Tom & Barb Webber

Traveler's Lullaby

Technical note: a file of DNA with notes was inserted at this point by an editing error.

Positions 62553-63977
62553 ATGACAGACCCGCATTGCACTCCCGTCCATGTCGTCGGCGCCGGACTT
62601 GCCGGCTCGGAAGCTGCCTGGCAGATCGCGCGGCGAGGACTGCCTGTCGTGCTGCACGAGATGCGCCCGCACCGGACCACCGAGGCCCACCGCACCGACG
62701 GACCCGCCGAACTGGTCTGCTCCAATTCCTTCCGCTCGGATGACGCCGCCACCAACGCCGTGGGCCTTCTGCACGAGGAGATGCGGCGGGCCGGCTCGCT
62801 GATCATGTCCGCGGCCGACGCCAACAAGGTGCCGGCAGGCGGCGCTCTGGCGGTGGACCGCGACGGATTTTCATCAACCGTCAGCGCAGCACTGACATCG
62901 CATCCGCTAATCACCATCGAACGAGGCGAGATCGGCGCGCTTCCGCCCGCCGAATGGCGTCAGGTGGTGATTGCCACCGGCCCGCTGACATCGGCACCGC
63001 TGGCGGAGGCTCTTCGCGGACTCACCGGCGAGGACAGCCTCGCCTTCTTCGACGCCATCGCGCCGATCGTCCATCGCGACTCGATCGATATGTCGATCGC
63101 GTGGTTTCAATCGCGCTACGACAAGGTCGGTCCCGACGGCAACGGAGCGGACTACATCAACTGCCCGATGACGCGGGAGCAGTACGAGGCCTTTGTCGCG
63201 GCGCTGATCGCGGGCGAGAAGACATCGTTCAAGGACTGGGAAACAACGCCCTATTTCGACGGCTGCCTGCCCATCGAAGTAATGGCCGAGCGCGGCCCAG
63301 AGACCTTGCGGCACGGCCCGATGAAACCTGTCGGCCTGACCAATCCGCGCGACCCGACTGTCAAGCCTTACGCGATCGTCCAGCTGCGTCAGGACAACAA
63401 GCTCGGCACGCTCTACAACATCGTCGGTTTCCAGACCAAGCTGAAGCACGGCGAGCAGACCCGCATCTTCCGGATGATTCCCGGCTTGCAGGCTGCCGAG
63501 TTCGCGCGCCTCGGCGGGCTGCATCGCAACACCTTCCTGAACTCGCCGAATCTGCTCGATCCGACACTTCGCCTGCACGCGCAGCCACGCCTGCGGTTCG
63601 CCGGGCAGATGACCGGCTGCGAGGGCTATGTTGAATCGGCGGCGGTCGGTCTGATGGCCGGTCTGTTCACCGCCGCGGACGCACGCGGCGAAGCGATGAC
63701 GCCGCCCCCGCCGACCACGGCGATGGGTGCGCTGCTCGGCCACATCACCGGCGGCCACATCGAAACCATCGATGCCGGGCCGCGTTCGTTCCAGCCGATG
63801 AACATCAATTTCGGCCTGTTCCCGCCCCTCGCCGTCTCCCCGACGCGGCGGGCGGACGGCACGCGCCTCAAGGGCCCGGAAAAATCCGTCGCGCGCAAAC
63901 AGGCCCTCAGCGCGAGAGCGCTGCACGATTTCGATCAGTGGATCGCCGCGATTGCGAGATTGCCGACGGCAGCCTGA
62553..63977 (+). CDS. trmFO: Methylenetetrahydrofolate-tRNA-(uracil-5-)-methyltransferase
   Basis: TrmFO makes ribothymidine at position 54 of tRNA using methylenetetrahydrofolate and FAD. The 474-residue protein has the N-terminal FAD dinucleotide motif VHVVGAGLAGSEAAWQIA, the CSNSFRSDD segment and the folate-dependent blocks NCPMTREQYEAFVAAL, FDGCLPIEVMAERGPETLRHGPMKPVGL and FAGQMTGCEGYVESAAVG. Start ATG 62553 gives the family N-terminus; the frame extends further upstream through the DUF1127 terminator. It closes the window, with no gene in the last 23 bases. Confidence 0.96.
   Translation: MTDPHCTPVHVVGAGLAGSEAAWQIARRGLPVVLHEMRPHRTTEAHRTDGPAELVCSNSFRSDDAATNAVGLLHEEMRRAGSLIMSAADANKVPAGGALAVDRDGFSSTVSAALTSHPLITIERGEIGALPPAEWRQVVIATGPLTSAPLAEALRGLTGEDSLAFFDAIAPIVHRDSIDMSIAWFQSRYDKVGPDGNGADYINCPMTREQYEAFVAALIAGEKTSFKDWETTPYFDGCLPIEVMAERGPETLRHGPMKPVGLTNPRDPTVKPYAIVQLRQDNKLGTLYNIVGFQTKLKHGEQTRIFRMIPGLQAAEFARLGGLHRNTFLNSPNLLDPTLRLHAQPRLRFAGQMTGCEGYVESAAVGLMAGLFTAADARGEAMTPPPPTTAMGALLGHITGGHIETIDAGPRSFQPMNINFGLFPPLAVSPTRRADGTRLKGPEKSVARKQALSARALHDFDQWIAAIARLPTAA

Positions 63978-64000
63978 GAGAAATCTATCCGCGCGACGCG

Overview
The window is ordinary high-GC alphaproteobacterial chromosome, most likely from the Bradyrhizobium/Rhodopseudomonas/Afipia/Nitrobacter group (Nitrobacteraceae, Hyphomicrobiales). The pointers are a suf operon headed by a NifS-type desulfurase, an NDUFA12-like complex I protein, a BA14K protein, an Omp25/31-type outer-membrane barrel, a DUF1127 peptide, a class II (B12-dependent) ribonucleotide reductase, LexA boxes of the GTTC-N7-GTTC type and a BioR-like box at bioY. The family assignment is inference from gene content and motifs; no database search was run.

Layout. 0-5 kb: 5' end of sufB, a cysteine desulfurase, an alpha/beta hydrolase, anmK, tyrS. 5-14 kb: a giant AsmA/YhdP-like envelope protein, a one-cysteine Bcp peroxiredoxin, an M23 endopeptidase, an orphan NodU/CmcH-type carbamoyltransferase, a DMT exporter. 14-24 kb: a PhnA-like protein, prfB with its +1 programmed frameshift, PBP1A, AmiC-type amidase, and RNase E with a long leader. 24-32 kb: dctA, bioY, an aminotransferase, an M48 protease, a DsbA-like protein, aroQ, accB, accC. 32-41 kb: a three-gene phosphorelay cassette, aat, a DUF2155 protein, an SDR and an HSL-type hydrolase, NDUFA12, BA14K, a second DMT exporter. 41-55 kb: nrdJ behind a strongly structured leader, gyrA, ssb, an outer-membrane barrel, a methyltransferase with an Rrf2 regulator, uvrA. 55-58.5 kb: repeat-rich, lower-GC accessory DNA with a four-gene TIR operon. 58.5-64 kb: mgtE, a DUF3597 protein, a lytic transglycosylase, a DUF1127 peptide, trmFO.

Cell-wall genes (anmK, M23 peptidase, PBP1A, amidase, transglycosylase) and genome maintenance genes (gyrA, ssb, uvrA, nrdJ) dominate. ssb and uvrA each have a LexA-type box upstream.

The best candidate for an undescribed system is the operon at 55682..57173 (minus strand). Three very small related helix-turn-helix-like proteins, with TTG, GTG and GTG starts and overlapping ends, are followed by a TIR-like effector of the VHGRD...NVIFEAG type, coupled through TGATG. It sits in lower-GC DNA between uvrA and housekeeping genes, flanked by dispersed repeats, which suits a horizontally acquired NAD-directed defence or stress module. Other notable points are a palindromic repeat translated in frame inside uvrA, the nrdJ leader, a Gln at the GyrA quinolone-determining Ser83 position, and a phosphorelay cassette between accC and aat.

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The notion of what folk music would appear like to listeners at the beginning of a millennium is a tough one to ponder, but not because one actually has to wonder about its sound. If it's truly a music of the folk, as Carl Sandburg was so fond of saying, it will hopefully take on many faces and explore the many sonorities that can be created; it will speak to people and get them to react enough to contribute to the discussion. Therefore, its aim -- music made for the purpose of being shared, commented upon, and passed down the line -- will hopefully remain the same. To that end, the music on Traveler's Lullaby -- while it doesn't contain a version of "Goodnight Irene" -- is truly folk music. This is music made by a husband and wife team with a friend on guitar, recorded live in the studio for the simple purpose of reflecting not only their own concerns, but those of their family and community, as well as the world, and putting those concerns out there for comment. The simple architecture of the songs allows maximum space for emotional transference; most are lined exclusively with acoustic guitars and an occasional bass and drum kit. Most all of them are full of glorious three-part harmonies. Most of the tracks were written by Barb Webber and were sketched out by husband Tom, who is a musical director, while guitarist Gregg Lindsay is, simply, the king of strings who sings a mean tenor harmony. The set opens with "This Heart of Mine Deserves More," a tough lyric that relates empathy from the protagonist to a close confidante that she's experienced the same traumatic circumstances. As the singers come in close to protect Webber's voice and guitars whirl around her, every word comes off as a tough, redemptive truth. The disc's most powerful song is its third track, "Something Stole My Mama's Mind," a brutally honest song about the transformative, deadly, and soul-wrenching power of Alzheimer's disease. The harmonies sound like a battle cry and the tune sounds like an old-time gospel number wrapped around a hillbilly drinking anthem. It's a harrowing, instructive tome that is perhaps the first tune to come down the pipe that talks about this malady honestly. Other noteworthy songs glistened with harmonicas and fiddles are "Rose Go Round," the poetically inspiring "Winds of Saint Jude," the folk song as prayer that is "Wounded Kingdom," and the haunting and ethereal call home of "Traveler's Lullaby." This is an auspicious debut; it shows the naïveté of the recording studio that allows things to come through that in the digital world would normally never have made it to the final mix. Ms. Weber's writing is simple, yet very refined; it comes to the point and never looks in the mirror at itself (how refreshing). It comes across like the neighbor next door relating something out of her own life for the purpose of conversation and edification. This is truly a band who plays folk music. God knows we could use a few more of them.

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